Can you breastfeed and formula-feed a baby? The short answer? Yes. It’s called combination feeding or more commonly combo feeding. If you’re looking to supplement and extend your breastfeeding journey or if you want to add baby formula to your routine to make feedings possible by other parents or care-takers, combo feeding can be a great solution.
Breastfeeding and formula feeding is a personal decision, but sometimes either may not be an option depending on your and your baby’s health.
After sitting down with Tiffani Ghere, pediatric dietician, certified specialist in Pediatric Nutrition and Bobbie medical advisor, it turns out that formula milk and breast milk aren’t black and white options:
“Parents have choices when making decisions about feeding their babies. It doesn’t have to be an all-or-nothing choice.”
Ghere explains, “Breastfeeding, supplementing, or formula feeding all promote the growth of a healthy baby. The most important goal is providing enough nourishment to the baby while minimizing the stress on a new mom to foster the incredibly special bond with the newest addition to your family.”
Let’s look into the benefits of both infant formula and breast milk, key differences between the two, and how you can transition between them.
What you should know about breastfeeding and formula feeding
Often times, there’s a conversation about taking part in only one option or the other. It can make new parents feel that they have to make a choice. Hardly ever are both options discussed together as combination feeding. But did you know it’s actually easier to do combination feeding than what you might think?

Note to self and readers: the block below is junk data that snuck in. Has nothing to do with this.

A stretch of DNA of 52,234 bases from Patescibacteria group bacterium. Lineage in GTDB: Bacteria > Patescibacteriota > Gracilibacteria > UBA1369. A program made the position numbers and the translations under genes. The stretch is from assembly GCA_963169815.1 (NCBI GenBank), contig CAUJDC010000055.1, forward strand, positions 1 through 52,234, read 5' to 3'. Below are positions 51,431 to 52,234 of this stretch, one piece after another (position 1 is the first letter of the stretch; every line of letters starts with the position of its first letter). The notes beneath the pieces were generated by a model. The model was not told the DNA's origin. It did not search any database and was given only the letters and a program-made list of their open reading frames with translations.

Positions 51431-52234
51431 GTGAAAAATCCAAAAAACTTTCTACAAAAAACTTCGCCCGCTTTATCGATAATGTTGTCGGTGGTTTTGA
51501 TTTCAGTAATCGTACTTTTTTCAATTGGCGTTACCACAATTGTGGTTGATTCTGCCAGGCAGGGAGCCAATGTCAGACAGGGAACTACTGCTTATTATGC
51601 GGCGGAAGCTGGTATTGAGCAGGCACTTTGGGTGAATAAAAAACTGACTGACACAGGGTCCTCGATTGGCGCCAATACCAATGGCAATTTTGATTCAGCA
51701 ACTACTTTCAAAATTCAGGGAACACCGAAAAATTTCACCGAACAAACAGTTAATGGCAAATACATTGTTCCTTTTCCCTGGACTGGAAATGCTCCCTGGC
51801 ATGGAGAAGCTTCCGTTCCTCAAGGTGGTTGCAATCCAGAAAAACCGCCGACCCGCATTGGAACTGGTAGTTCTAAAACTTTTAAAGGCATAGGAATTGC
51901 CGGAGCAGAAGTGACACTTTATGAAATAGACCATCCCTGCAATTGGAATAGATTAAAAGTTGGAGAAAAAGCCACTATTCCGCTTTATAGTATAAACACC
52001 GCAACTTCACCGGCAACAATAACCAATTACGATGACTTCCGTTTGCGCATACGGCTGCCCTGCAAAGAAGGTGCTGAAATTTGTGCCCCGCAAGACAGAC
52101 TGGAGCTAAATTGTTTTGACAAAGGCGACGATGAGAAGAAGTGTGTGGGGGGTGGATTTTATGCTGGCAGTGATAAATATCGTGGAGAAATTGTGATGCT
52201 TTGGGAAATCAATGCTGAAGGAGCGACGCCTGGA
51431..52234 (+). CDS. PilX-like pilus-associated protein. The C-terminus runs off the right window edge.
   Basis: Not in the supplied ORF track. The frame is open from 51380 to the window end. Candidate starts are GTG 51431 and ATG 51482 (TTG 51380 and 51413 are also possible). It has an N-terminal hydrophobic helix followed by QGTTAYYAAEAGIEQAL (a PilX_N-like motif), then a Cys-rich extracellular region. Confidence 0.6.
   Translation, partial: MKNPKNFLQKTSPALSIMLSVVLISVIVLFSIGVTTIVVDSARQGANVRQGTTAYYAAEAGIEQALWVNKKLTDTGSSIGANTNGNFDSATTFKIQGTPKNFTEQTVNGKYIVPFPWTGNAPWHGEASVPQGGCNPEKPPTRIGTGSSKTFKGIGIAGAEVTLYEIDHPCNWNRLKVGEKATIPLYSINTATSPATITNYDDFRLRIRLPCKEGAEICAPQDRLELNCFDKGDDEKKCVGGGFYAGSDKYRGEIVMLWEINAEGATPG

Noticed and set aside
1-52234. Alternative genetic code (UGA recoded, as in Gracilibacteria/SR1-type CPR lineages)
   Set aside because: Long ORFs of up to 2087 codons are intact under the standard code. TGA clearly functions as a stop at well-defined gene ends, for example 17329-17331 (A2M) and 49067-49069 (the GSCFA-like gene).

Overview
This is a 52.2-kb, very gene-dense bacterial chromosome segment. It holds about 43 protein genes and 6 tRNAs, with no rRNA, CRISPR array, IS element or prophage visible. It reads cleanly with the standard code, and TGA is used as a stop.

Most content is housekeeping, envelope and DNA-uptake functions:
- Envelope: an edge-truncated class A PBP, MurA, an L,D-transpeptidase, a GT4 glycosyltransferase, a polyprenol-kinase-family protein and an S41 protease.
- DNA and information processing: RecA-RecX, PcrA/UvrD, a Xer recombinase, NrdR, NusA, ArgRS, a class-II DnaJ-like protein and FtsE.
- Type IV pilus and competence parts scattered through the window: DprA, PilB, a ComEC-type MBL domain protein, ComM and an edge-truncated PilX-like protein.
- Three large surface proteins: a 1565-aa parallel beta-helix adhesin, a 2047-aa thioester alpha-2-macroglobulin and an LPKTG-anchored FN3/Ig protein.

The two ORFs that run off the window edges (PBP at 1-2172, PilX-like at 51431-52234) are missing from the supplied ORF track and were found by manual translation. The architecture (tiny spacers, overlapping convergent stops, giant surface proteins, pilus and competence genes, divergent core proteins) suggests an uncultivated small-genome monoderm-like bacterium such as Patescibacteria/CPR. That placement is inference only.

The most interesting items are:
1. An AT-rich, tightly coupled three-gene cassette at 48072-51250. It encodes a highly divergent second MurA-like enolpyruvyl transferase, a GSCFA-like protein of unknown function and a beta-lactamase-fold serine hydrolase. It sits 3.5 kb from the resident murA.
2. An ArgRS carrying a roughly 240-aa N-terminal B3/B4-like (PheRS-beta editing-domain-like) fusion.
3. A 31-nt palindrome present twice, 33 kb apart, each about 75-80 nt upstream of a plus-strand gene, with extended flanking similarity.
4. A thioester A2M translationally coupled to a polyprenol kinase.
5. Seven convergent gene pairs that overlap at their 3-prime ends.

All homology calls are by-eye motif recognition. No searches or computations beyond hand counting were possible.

We’ll give you a few pointers about what to take into consideration if you do decide to have both bottles of formula and baby bottles of breastmilk on your little one’s menu.
A mother’s intuition helps decide the feeding choice
Following your intuition is always best! Trust what you think is right for your baby. You have the power to make great decisions for your baby, so don’t let anyone sway you otherwise. Talk to your health care providers and your baby’s pediatrician so that you can feel confident in the decision that works best for you and your family.
Nipple confusion and the indifferent breastfed baby
When you mix both formula feeding and breastfeeding frequently in a baby’s diet, they likely won’t fuss about the real nipple or the bottle nipple they’re getting. Most of the time they won’t even know the difference, and nipple confusion isn’t as prominent as most expect.
Some doctors may recommend exclusive breastfeeding for the first few weeks until you introduce a bottle of formula in order to give them an easier introduction.
Create similarities in the feedings
Give your baby as much of a similar experience as possible. This will give them a more familiar routine that they can look forward to, and it can help eliminate any nipple confusion they may experience.
Pro tip: When formula feeding, give your baby skin-to-skin contact and switch them from side to side to give them the illusion of breastfeeding. This can help make the transition much easier for both you and your baby.
Space out formula feedings
Since organic baby formula and breast milk are really two separate mixtures, it’s best to introduce the formula slowly to better support your baby’s digestion. You can slide in a bottle of formula a couple of hours after the initial feeding session to get your infant used to the taste. This can make things much easier for you in the long run.